Hoi An's signature dish is known as cao lau.
Last week's break in the seaside town, a prominent port for European and Asian traders in years gone by, was more colourful architectural treat than culinary extravaganza. The ancient streets house hundreds of tailors catering for tourists on the lookout for some new threads. Choosing a good tailor is as big a dilemma as choosing a good cao lau vendor, equally prominent on the streetscape.
An evening in a pretty riverside garden restaurant served up a view and a less than memorable bowl of noodles. Unfortunately, this is so often the case in these travellers haunts - the authentic dishes are done badly. I know this yet I continue to hope that it might be possible to eat genuine cuisine in a comfortable chair with a touch of ambience.
Next morning, I was crawling through the muddy underfoot of Hoi An's central market looking for the most crowded cao lau stall where orders were being shouted and noodles were being eaten standing up. I know this situation well and I bustled for a bowl with the best of them.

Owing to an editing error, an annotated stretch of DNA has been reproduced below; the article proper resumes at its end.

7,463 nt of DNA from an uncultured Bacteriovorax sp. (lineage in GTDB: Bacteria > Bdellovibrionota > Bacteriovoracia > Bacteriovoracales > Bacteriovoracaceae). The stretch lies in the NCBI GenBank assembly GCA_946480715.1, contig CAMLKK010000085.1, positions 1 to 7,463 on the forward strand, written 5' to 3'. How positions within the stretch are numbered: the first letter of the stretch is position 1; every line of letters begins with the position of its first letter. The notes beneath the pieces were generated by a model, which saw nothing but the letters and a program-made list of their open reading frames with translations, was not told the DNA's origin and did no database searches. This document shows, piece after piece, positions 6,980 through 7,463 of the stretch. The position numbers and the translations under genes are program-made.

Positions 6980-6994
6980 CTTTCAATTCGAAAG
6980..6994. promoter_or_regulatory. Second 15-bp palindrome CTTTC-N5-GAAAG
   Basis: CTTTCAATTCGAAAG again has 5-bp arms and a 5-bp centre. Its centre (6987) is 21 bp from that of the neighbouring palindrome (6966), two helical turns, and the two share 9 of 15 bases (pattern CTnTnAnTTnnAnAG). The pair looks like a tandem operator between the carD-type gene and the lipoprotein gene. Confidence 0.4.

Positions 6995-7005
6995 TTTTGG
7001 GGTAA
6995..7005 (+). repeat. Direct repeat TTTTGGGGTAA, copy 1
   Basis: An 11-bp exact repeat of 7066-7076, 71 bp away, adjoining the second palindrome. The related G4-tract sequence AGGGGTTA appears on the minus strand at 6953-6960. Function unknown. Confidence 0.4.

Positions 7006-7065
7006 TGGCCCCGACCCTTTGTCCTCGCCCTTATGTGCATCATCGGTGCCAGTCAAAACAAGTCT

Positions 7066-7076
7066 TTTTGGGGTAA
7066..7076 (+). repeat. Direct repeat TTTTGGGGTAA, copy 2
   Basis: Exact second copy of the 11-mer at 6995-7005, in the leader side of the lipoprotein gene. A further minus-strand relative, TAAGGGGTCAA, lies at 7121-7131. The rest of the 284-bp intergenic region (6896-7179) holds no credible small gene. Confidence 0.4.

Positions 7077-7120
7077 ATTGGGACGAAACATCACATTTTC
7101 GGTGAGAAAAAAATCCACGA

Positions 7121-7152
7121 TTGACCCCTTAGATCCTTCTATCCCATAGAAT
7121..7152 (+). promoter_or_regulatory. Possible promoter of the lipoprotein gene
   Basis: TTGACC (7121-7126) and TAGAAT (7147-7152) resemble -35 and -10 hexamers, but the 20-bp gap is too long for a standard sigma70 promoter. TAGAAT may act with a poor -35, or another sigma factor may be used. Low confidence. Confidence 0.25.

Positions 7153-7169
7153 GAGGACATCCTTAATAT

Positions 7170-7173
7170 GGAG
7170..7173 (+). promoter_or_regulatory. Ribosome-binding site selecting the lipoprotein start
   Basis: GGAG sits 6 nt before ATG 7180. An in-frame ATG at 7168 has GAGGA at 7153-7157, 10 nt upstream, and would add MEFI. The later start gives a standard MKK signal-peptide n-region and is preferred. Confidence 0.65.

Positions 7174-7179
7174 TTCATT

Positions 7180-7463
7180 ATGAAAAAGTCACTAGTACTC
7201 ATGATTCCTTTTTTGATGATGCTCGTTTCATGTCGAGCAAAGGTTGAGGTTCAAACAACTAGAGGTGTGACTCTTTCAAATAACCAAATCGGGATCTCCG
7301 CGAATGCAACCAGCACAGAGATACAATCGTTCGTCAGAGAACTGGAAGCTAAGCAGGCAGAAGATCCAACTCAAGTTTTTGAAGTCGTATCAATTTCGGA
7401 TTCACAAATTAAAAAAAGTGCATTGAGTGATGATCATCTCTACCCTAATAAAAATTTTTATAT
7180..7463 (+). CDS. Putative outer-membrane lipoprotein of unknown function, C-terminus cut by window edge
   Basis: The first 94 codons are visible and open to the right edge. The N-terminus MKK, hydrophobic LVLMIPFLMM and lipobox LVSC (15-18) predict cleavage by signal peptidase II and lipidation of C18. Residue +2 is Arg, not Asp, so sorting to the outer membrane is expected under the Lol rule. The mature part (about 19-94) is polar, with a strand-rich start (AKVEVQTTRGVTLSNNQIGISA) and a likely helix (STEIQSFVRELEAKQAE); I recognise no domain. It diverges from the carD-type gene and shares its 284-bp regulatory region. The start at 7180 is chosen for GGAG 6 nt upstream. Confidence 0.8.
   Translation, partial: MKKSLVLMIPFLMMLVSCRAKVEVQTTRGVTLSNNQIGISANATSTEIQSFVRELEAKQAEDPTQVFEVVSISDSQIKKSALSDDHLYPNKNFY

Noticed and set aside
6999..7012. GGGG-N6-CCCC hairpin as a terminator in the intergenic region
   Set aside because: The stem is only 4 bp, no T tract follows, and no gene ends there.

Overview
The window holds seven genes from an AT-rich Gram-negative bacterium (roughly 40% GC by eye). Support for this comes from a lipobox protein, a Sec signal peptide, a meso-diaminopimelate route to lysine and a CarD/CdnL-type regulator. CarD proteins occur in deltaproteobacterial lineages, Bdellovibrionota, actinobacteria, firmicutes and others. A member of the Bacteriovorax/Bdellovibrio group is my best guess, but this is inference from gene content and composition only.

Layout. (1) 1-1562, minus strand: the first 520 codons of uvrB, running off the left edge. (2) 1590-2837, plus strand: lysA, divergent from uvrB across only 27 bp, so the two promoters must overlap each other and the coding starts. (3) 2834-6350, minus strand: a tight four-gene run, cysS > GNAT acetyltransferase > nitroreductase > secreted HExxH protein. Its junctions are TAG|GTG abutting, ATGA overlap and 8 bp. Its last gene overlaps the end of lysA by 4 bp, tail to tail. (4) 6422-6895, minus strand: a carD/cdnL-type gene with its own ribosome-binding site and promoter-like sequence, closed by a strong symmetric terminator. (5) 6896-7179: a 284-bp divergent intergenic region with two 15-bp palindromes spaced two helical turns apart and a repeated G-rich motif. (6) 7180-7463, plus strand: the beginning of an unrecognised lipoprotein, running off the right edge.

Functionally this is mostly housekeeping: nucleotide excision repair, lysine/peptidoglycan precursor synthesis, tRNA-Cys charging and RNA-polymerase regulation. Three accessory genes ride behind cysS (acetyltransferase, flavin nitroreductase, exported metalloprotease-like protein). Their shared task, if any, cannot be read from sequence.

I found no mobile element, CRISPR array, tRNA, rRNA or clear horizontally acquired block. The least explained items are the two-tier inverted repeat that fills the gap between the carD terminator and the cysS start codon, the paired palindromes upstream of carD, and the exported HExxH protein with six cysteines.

In it was a flat noodle which is supposedly only made with water from an old Cham well in town. Lettuce, herbs and beanshoots make up the vegetable ingredients, thin slices of barbequed pork and crispy pork rind the animal. A half ladle of a rich stock soaks through the noodles and chili can be added at the table. For more detailed information on how cao lau is prepared, check out an interesting recent post over at pieman's.
Check the signage out here if you want to locate this particular seller in the local market. She was handing a bowl over in exchange for 10,000VND (USD60c, AUD75c).